My take is that if a guitar can take a 6 string bronze set it can take the La Bella Goldtone flatwound short-shorts.
    (Of course, a 3/4 guitar has a shorter scale than 25.5", and so has a 1/2 cello, but the comparison I made, being apples-to-apples, still stands: you'd get less tension from both the bass and a guitar - or cello - set on those.)

    By all means keep experimenting with nylon core copperwounds or polymer strings if you're so inclined, but don't just do so out of concern for the structural integrity of the instrument IMO: those specific metal strings shouldn't really harm it. As for those ABGs you saw, those were ill-braced guitars with bass strings but also a bass neck and scale (34" or 32"): this makes a significant difference in terms of tension, which one step up in gauge and flatwound construction probably aren't enough to make up for.
    Last edited: Apr 27, 2017
  12. Hi,

    I've made "acoustic guitares to bass uke" conversion some years ago.
    I didn't found guitar scale polymer strings.
    So, i reduced the neck...to 21" and strung it with Pahoehoes.
    It's a good acoustic bass, but it could be great with a cello.

  13. Mark Wybierala

    Mark Wybierala

    Apr 24, 2017
    Central NJ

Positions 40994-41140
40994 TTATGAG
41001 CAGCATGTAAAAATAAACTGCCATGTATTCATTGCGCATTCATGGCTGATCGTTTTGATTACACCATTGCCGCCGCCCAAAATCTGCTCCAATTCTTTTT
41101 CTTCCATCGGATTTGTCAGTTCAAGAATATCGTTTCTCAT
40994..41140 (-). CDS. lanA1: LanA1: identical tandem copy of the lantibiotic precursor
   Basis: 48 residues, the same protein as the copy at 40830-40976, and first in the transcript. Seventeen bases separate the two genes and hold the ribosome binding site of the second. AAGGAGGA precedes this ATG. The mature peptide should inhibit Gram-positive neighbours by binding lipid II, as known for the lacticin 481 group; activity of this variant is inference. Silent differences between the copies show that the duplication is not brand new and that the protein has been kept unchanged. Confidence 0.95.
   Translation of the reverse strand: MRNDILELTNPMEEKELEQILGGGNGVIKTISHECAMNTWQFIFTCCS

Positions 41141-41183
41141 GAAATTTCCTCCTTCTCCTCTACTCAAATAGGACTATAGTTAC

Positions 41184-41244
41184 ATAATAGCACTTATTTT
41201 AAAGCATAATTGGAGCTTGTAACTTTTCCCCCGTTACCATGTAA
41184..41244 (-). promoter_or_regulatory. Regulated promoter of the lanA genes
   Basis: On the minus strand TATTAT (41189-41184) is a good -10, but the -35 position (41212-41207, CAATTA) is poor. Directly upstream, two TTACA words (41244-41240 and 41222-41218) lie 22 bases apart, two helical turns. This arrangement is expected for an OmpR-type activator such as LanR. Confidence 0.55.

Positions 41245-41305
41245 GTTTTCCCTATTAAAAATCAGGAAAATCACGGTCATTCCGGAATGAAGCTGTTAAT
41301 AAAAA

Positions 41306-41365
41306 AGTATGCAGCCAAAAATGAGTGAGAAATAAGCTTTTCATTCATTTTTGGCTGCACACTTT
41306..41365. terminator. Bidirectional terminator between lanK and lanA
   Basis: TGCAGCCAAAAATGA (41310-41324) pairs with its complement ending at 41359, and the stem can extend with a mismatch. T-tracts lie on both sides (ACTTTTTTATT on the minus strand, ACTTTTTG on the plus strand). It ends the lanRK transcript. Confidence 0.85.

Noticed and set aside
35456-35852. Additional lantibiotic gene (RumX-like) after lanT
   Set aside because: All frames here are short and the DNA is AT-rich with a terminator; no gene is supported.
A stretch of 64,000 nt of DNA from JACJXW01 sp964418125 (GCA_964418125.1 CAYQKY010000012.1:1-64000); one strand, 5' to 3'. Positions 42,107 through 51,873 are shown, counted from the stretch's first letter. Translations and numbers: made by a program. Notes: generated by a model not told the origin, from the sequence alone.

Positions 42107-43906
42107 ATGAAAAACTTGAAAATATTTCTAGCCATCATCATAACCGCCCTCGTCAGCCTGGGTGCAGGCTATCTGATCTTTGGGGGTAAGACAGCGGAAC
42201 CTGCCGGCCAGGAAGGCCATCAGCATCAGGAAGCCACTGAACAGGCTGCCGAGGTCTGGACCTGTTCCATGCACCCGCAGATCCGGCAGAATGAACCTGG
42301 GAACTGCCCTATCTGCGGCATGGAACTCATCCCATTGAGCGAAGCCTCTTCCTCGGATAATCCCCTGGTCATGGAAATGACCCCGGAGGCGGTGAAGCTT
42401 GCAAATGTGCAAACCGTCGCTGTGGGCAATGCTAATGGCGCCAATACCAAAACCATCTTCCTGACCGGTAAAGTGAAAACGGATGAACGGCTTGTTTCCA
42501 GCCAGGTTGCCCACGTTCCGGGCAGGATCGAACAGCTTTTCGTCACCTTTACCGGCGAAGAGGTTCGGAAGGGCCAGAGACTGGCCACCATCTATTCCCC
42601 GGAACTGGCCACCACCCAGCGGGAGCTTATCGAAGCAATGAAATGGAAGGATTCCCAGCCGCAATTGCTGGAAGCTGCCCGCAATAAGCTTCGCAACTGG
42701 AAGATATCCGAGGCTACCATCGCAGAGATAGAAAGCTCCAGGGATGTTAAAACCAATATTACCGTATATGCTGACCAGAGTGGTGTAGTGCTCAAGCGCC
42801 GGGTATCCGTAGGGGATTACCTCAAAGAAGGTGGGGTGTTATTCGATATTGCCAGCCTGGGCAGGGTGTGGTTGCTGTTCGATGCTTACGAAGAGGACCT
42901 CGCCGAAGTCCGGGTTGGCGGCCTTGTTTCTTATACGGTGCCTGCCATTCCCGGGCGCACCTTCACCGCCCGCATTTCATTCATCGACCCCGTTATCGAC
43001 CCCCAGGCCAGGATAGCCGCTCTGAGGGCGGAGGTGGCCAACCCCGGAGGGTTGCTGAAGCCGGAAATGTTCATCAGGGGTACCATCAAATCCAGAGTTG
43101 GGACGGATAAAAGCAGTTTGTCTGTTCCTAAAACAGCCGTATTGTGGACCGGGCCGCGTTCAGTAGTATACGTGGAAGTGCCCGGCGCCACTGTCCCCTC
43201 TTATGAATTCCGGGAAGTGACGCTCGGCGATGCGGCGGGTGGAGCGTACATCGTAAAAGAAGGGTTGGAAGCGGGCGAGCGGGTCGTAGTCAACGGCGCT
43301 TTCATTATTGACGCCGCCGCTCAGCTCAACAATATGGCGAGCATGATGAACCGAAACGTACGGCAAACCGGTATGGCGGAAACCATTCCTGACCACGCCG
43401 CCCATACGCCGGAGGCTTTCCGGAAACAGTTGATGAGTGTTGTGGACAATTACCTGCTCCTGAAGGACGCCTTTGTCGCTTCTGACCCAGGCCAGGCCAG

Haph... thanks for doing some math for me. I try as much as I can to attribute the things I've leaned to scientific facts and methods myself. I've never done actual tension calculations -- more toward fuzzy ratios by the seat of my pants yet rational. I'm finding that this forum is truly a good one and I'm glad that I joined. Time after time when I google questions, this forum has popped up with more answers than any other place for bass guitar information. Its really silly that I didn't join earlier. I hope I can be a valuable member over time. My forte is fretwork and my skills at tweeking basses are really just borrowed from guitar work. A lot of things about guitars are applicable but there are things about basses that enter new territory. I play bass in an amateur band but to be honest, I'm really just faking it and getting by -- I'm adequate but still having a lot of fun. As a tech, when I setup a bass, I'm honest about this and do what I can to have the client come in and test drive the work I've done. I've found that bass players vary quite a bit more than guitar players to what they want from their instrument in terms of feel and response.